Equine Rescue Gears Up for Final Show of the Season on April 14


| 4/16/2012 12:12:10 PM


Like many shelters and animal rescues, Changing Leads Equine Rescue in Kansas City, Missouri knows a sluggish economy has a huge impact on animals.

"Unfortunately there are many more horses that need homes than we can take in," said Tina Weidmaier, President of Changing Leads, a 501(c)(3) corporation. "We operate a nine stall barn that relies entirely on volunteers, donations, grants and fundraising to power our operation, so we have to work smart and get creative in order to make a difference."

The rescue currently has seven horses in their care, ranging from a towering draft horse to a tiny foal, born April 2, 2012. All rescues receive ongoing vet and farrier care, and volunteers work with each horse under the supervision of an experienced trainer. Changing Leads' goal is for each horse to be healthy and accustomed to positive human contact before being placed into a qualified adoptive home.

To help raise funds to continue this mission, Changing Leads holds an annual winter horse show series which runs from January through April. The shows are held at Scott Pavilion within the American Royal Complex and are made possible by a number of individuals and organizations: equine companies graciously donate items to be handed out as prizes; judges kindly donate their time and the rescue's network of volunteers staff the events, from the announcer to the concession stand.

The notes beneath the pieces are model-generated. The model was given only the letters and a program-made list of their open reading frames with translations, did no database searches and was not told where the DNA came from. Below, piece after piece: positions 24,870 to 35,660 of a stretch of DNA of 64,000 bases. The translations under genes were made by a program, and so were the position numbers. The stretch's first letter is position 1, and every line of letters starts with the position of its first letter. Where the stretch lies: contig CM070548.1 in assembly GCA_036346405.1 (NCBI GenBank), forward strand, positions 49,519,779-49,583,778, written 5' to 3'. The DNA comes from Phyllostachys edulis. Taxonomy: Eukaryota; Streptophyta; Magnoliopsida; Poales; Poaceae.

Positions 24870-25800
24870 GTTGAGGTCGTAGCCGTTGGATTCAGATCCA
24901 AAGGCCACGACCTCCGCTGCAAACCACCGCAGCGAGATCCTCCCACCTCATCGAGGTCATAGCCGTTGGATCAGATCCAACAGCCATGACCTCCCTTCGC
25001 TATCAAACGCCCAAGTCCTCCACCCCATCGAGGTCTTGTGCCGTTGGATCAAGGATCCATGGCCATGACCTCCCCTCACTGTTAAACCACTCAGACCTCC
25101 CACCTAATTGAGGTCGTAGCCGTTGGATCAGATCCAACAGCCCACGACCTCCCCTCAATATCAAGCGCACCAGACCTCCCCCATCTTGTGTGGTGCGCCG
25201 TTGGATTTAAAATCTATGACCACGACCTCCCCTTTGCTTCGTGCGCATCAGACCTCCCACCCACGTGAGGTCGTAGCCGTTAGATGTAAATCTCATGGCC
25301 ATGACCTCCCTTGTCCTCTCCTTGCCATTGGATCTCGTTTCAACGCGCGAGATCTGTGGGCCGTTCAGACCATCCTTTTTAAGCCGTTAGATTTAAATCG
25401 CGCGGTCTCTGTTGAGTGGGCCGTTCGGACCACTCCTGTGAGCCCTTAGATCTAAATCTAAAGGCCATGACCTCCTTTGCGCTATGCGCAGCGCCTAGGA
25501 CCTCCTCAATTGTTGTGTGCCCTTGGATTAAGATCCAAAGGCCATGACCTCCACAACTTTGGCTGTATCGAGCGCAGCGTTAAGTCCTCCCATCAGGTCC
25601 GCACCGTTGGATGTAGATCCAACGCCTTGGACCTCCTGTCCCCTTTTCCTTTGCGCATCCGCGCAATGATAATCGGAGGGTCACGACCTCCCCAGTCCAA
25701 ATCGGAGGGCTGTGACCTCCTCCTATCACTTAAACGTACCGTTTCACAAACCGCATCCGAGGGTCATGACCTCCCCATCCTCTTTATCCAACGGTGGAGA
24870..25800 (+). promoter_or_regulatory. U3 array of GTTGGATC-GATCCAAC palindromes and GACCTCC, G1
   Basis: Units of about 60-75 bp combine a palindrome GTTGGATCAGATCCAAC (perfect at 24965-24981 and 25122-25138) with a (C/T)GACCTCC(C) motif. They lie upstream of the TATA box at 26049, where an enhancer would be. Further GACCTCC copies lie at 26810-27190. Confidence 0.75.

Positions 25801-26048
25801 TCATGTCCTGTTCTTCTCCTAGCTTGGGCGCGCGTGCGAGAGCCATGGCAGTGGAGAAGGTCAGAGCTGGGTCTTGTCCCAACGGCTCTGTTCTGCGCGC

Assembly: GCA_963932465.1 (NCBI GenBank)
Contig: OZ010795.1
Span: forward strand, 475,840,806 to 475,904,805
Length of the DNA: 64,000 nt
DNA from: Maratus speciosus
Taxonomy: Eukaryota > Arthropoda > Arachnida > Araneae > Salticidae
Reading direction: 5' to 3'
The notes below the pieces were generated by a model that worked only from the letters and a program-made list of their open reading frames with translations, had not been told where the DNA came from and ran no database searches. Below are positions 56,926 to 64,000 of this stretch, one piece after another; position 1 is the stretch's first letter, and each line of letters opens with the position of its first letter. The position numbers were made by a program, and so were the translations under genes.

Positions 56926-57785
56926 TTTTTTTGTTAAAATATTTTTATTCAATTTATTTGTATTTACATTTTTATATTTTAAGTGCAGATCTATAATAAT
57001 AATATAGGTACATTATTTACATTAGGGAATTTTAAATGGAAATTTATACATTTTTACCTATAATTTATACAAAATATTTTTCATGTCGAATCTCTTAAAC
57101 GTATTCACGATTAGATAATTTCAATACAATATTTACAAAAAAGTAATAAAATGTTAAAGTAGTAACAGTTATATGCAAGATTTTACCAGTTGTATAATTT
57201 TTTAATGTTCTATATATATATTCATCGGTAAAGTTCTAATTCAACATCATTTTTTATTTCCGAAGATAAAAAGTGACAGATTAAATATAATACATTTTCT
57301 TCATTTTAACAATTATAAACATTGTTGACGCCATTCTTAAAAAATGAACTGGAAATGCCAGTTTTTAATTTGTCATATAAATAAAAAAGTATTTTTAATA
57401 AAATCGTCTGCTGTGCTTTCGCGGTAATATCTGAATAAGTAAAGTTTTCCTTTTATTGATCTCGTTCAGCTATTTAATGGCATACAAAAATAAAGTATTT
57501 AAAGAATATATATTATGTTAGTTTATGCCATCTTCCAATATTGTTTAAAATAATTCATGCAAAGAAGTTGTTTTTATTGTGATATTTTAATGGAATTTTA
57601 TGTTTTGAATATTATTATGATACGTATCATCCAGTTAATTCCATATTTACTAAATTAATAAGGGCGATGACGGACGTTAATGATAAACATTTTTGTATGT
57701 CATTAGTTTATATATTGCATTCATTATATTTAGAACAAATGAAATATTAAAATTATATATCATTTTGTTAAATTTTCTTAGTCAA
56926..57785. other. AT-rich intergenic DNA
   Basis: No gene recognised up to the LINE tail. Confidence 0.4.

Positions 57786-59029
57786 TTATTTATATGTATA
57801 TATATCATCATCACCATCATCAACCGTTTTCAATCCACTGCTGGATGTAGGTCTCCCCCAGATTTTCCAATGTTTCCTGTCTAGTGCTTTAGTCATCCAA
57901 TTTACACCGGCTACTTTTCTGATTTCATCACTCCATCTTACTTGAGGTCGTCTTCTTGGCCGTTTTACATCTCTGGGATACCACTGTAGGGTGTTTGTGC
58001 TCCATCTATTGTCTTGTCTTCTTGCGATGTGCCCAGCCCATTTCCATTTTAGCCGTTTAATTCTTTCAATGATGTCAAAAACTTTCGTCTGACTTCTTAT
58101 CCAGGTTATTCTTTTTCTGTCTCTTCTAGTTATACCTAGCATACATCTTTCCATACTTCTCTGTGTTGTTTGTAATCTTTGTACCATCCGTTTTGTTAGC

"We've had our biggest turnout to date this year," said Weidmaier. "Part of it is word of mouth. We're in our third year so the show community knows it's a great show series for competitors to gain experience during the winter and early spring months, which are considered the 'off-season' for shows."



The rescue also strives to keep the show affordable, in an effort to encourage participation and promote constructive equine activities. All riders pay a ten dollar fee to enter the show and each class costs five dollars to enter. There are opportunities for riders of all ages, who can sign up to compete in any combination of 50 classes, ranging from jumping to egg and spoon.





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